Leopards have spots, Zebras have stripes, people will always be a disappointment. Some things never change.
I am not usually one to promote such fatalistic, gloomy stuff but I’m entitled. I am a big believer in people. I believe in their basic goodness, that most people are decent and charitable beings and are worth investing in. Some people are a bit more difficult but I try to assume is good until proven otherwise. I was raised that way.
Some are held to a higher standard. When I joined Freemasonry, the oldest fraternity in the world, I joined in hopes of being around men of the character of its most famous members, founding fathers, presidents and civic leaders. The appeal of Freemasonry was to follow in the footsteps and surround myself with good men. Men of character, with a strong moral compass who dedicate their time and resources to improving their family, their community and themselves. Freemasonry was a natural draw for me, they are low-key in their labors for the community and seek no accolades or praise. The best giving is anonymous giving.
I joined and immediately became an enthusiastic, active member. I volunteered at charity events like blood drives, medical equipment loaner programs, and other such activities. I spent time with some great men, many much older than me, and I learned a lot from them.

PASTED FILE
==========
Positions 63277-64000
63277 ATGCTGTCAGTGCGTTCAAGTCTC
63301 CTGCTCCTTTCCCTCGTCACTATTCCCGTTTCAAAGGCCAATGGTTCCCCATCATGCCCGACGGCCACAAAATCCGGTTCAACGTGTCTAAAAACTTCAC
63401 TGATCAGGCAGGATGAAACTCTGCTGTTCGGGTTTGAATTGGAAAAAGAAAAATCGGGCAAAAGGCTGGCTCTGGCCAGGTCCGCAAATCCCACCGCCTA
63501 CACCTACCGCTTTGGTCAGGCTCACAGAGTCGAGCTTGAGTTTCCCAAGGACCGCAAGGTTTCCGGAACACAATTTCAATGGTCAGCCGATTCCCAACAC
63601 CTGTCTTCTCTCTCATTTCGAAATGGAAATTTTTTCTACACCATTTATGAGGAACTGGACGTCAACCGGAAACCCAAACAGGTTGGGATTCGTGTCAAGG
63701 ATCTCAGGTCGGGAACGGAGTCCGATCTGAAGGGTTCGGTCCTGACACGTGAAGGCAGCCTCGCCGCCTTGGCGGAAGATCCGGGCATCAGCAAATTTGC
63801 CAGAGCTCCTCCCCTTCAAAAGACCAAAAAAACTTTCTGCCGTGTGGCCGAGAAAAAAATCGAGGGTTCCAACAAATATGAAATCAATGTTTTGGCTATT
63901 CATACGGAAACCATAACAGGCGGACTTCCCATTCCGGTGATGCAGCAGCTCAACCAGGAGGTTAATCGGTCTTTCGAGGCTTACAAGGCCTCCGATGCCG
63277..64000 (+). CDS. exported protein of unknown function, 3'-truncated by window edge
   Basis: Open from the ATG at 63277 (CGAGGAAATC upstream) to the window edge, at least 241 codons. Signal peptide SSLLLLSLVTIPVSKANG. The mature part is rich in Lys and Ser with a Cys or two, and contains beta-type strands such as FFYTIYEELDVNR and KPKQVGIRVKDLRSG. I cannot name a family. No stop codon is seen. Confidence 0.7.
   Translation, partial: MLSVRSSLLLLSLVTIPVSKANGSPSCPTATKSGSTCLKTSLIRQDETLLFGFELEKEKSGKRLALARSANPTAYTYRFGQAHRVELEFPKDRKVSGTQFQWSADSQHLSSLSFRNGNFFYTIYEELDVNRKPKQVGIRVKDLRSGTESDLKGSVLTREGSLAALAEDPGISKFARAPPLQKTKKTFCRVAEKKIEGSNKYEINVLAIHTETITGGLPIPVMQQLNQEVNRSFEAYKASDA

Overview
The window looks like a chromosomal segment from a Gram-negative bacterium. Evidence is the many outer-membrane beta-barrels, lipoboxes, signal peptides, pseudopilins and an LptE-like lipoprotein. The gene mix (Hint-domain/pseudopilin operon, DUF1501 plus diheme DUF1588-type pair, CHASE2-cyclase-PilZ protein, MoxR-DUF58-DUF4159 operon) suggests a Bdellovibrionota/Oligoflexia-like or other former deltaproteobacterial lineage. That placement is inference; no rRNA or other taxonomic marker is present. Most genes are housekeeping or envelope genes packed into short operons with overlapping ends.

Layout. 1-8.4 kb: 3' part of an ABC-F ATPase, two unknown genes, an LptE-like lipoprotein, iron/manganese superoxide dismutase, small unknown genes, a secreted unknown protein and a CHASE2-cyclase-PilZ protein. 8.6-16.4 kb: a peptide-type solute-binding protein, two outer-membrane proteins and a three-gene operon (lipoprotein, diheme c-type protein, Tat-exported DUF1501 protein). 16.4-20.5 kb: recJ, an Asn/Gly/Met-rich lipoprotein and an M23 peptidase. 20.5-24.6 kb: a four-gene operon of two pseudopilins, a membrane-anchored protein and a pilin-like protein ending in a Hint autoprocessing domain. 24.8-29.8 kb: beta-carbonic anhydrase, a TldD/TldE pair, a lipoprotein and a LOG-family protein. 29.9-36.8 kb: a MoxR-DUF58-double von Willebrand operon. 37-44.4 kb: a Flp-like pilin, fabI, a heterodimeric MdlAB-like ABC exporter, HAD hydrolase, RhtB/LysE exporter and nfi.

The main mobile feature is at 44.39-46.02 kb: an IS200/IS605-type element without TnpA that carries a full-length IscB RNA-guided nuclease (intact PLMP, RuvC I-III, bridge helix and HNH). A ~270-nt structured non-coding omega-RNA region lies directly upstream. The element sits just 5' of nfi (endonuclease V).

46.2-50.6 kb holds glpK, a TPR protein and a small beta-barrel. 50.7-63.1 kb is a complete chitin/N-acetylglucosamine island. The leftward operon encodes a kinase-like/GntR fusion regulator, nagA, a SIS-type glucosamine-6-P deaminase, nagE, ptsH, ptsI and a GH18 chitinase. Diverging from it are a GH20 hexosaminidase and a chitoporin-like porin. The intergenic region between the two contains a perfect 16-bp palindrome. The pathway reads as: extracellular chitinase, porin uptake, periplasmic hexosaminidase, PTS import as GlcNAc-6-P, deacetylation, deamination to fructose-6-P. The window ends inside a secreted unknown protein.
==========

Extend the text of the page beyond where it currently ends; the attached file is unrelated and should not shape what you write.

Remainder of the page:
Our lodge, or meeting place is a special place. Within our walls, there is a strong sense of fraternity and friendship. Participation is encouraged, selflessness is required. Members are asked to step forward, not wait to be asked, to offer ways to improve our fraternity and our lodge. I eagerly stepped forward. Dare I say I jumped into the pool. I joined committees and local organizations as an envoy or ambassador. I enjoyed it immensely, it was good for my character. Unfortunately, I noticed too late that I was one of the only ones. Everyone else was stepping back and letting me do all the work.
I tried not to get annoyed, but after 3 years of it, I noticed that if I didn’t step up things weren’t happening. I began to feel taken advantage of. So I slowly weaned myself off. I was still active in meetings but I started asking for help, for others to step up and join me, or actually do it without me. I talked of good things; coat drives for veterans, food drives for the local food bank, money for the school kids that needed things outside of traditional programs. Crickets in the room.
Freemasons take upon themselves an obligation. Part of that is to be selfless, support our brethren and be charitable within your means. I began to realize that my brothers weren’t living up to their obligations.
This year I ran into some life-changing events. I told my brothers that I would not be available for much this year, that my usual assignments would have to be delegated. I am very sorry, but not surprised to report that as of today they have not replaced me, that activity is at an all-time low, that our charities are suffering and our attendance is a joke. I should feel bad. But I don’t.
I learned something. Even though an organization has a long history of above-average people, “better men” to their credit they are, at the end of the day regular people. And regular people can be a disappointment. Some things will never change.